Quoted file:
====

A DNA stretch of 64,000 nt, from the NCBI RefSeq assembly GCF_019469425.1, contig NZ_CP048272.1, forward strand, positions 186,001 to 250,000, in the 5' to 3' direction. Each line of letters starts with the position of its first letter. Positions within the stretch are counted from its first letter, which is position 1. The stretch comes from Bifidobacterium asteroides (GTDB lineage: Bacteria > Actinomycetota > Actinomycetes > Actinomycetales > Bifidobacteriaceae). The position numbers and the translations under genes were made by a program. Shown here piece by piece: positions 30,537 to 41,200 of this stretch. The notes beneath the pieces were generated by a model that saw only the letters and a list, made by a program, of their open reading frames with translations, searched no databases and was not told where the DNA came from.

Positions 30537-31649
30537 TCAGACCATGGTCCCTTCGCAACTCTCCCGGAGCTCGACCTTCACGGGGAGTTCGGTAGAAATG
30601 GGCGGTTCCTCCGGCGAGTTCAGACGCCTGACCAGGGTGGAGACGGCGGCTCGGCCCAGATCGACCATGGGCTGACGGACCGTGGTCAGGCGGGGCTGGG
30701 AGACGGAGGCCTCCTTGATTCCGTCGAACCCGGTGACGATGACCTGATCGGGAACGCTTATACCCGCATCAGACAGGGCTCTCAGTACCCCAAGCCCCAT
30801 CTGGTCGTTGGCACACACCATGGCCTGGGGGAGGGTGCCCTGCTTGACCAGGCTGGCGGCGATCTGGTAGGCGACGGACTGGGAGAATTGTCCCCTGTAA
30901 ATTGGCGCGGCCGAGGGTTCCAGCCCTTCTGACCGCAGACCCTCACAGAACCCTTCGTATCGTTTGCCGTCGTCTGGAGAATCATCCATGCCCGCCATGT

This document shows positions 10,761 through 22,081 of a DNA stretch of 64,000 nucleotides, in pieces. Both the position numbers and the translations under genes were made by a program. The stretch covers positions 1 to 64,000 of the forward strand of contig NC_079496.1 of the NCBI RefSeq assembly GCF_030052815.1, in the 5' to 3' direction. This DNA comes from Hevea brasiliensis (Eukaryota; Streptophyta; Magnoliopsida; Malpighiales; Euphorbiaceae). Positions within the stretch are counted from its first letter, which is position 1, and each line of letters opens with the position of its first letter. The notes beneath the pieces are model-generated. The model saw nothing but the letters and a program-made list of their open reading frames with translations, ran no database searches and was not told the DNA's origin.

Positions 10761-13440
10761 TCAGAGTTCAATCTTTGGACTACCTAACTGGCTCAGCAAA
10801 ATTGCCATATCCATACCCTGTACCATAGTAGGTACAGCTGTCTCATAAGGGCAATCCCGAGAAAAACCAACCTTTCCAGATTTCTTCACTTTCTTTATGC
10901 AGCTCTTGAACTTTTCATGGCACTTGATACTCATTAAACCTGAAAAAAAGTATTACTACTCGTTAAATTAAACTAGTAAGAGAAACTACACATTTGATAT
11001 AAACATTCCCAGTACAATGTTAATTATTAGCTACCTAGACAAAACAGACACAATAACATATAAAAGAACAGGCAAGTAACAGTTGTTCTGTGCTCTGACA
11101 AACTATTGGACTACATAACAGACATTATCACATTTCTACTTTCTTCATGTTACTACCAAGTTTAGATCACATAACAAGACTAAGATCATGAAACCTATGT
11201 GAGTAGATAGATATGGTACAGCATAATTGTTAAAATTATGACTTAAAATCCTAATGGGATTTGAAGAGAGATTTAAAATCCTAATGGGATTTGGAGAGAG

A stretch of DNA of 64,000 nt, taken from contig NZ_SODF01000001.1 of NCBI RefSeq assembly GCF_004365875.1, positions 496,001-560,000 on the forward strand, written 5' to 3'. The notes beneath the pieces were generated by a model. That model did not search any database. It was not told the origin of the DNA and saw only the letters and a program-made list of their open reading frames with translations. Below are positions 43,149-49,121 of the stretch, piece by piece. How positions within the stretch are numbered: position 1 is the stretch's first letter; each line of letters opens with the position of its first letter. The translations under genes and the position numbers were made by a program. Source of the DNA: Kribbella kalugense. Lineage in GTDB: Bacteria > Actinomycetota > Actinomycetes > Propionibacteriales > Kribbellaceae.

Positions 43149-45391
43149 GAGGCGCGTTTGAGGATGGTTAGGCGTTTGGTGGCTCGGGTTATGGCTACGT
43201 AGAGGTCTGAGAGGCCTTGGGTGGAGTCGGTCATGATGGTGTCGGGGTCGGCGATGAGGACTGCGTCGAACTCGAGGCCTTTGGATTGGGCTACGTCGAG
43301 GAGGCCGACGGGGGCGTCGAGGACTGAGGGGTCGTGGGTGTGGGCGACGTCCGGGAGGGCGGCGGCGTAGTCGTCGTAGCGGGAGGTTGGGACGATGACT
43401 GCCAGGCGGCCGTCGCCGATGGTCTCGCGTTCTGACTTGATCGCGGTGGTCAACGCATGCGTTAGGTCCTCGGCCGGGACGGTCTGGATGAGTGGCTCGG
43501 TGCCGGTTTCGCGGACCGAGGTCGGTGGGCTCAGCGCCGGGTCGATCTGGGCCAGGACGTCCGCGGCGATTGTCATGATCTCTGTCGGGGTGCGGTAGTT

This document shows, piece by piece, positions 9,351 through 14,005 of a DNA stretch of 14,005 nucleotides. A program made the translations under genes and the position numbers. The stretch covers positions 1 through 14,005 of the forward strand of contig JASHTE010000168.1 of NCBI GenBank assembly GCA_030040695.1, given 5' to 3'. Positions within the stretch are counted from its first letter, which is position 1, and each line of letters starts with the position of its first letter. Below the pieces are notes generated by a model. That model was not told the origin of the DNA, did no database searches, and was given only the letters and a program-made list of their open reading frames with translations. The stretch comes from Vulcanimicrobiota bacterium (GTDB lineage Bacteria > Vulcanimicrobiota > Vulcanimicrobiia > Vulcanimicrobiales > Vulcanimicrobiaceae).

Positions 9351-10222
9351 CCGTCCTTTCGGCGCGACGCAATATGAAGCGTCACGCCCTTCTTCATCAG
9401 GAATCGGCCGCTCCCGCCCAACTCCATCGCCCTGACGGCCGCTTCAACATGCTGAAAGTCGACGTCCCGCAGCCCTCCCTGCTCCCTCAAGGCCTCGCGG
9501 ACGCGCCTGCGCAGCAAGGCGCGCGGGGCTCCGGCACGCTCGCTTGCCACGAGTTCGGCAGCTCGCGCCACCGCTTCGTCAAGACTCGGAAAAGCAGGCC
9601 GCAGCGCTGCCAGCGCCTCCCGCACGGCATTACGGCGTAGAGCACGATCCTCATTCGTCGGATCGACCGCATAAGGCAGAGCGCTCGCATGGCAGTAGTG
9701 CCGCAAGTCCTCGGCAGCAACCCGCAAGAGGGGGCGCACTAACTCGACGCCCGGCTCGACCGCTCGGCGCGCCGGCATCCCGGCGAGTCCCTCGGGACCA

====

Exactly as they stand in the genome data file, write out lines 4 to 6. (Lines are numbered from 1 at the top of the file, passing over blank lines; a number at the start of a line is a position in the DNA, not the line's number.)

30601 GGCGGTTCCTCCGGCGAGTTCAGACGCCTGACCAGGGTGGAGACGGCGGCTCGGCCCAGATCGACCATGGGCTGACGGACCGTGGTCAGGCGGGGCTGGG
30701 AGACGGAGGCCTCCTTGATTCCGTCGAACCCGGTGACGATGACCTGATCGGGAACGCTTATACCCGCATCAGACAGGGCTCTCAGTACCCCAAGCCCCAT
30801 CTGGTCGTTGGCACACACCATGGCCTGGGGGAGGGTGCCCTGCTTGACCAGGCTGGCGGCGATCTGGTAGGCGACGGACTGGGAGAATTGTCCCCTGTAA